It was terrifying. When I said I’d do it, I actually didn’t realize how much fear I would have. Seventeen years ago I don’t remember having that sort of fear. I think when you’re younger you have that sort of laissez-faire attitude.
You’re now playing DNA scientist Rosalind Franklin. What is it about that role that interested you?
I think I’m just attracted to complicated women, and with Photograph 51, it’s a female playwright, and it’s got a lot of humanity to it. I wanted to play Rosalind because I read the story and I felt I just loved her. I love the way she was very prickly, very fierce, but totally altruistic and dedicated. And she’s not about personal glory. She was just absolutely one of those people that was born into quietly pursuing what she thought was her passion, which was science. And I wanted her name to be talked about, and I wanted her to be acknowledged in a sense of history.
Does the jet-setting lifestyle exhaust you?
I’m lucky that we have such a strong family unit. I have an incredible husband who is so willing to get on planes and fly places, even if it’s for a night. I had an opening of the play three nights ago, and he’s in the middle of a tour in the States. I said, ‘It’s too much for you to have to fly all the way back, don’t worry,’ and he said, ‘I’m flying.’ He flew 10 hours to come and be with me for the night, and then he flew back and did a gig. That for me is love in action. That’s extraordinary. But I would do the same for him and that’s what we’ve committed to as a couple.
Let’s talk about your humanitarian work, particularly as UN Women Goodwill Ambassador.
The work I do with UN Women has always been about violence against women, equality for women and changing laws around the world so that different countries uphold the laws as well. Omega been very influential and helpful behind a lot of fundraising, always asking ‘how can we combine events to put light onto these issues?’ And it’s so helpful when we have a brand that is very much about women’s rights.
Have you ever thought about directing?
There are times when I go, ‘there’s a story in here that I know I could tell,’ but I’ve worked with the greatest directors in the world and it’s incredibly intimidating, and I’ve also seen that they’ve done it since they were children. Most of them have been telling stories with a camera in their hand since they were little, so the idea of me suddenly starting? If I wrote it, I think I’d be able to direct it, but to bring it back to time, there just isn’t time. But producing is very satisfying because I’m able to champion small projects.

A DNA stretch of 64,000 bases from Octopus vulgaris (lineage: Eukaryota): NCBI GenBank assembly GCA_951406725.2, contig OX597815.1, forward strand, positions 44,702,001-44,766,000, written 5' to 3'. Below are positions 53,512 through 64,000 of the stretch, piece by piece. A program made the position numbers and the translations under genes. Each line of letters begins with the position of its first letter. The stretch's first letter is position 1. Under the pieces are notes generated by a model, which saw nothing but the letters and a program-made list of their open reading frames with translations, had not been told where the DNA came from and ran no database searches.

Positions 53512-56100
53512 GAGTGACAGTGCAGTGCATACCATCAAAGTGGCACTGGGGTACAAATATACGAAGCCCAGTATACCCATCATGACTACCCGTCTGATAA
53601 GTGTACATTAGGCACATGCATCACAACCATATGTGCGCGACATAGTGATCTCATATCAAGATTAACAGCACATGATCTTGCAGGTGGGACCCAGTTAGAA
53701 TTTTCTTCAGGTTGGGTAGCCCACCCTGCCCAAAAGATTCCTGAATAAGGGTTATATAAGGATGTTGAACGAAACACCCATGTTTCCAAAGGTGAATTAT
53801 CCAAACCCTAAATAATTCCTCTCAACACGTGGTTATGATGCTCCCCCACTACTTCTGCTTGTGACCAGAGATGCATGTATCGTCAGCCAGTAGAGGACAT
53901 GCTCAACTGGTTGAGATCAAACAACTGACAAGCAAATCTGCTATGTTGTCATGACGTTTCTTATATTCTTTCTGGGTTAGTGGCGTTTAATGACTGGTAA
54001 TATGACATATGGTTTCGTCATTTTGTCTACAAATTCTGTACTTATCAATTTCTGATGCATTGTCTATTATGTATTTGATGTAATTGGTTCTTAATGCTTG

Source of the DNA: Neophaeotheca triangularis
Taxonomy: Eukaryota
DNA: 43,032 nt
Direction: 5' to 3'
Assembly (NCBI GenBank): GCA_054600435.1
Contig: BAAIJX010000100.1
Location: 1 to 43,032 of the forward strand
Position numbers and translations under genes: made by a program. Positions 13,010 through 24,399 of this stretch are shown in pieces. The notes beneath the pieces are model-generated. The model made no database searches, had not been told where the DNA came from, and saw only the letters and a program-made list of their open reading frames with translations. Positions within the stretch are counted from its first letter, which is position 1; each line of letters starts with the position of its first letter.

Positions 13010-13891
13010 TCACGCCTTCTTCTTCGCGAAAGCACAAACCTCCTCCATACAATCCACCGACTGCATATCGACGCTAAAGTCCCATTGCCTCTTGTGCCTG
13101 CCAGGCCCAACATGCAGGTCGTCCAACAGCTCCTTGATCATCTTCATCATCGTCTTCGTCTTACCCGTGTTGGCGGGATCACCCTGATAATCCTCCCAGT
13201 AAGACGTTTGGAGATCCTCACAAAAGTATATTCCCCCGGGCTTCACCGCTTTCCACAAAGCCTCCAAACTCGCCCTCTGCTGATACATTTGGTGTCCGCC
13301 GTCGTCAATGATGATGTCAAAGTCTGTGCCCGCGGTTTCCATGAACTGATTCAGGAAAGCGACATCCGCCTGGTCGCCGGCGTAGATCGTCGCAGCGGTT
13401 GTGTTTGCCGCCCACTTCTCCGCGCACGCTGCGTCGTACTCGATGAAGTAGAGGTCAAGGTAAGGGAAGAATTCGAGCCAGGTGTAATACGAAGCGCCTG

What about writing?
I’m in the midst of writing screenplays. I’ve written short stories my whole life. I’ve started a couple of screenplays, I have one that I’ve almost finished, it’s just that I don’t have the time right now. It’s a whole different set of skills that’s required. It’s certainly not laying around during the day, writing. But one day, I’d love to.
How do you choose your roles?
Based on instinct. I’m at a time when I still have incredible curiosity about the world, and about people, and working with different directors and writers. I’m incredibly fortunate to have a found a partner who I have enormous synergy with, and love with, and we’re raising our girls together with the boundaries, and the same ideas, and the same morals.
What was your experience like acting in Secret in Their Eyes, and why did you choose the project?
Billy Ray, who wrote and directed it, is a very good friend of mine. We’re writing something else together. I really like him, and Julia [Roberts] is a really good friend of mine and she sent me an email asking, ‘Will you do this with me?’ I thought it would be really cool to do something with a woman who I really admire. I feel great camaraderie with her.
What’s your relationship with the Internet and technology?
I have four children, so to stay in touch with them is very important. I’m definitely engaged in it but I don’t let it rule my life. My husband and I never text each other. We never do. Once in a blue moon, we’ll text. But mainly we say, ‘I want to hear your voice.’ That’s very unusual but we’ve been together for 10 years. We started like that and we haven’t changed it. We don’t email each other either. So it’s about trying to keep it as intimate and personal as possible.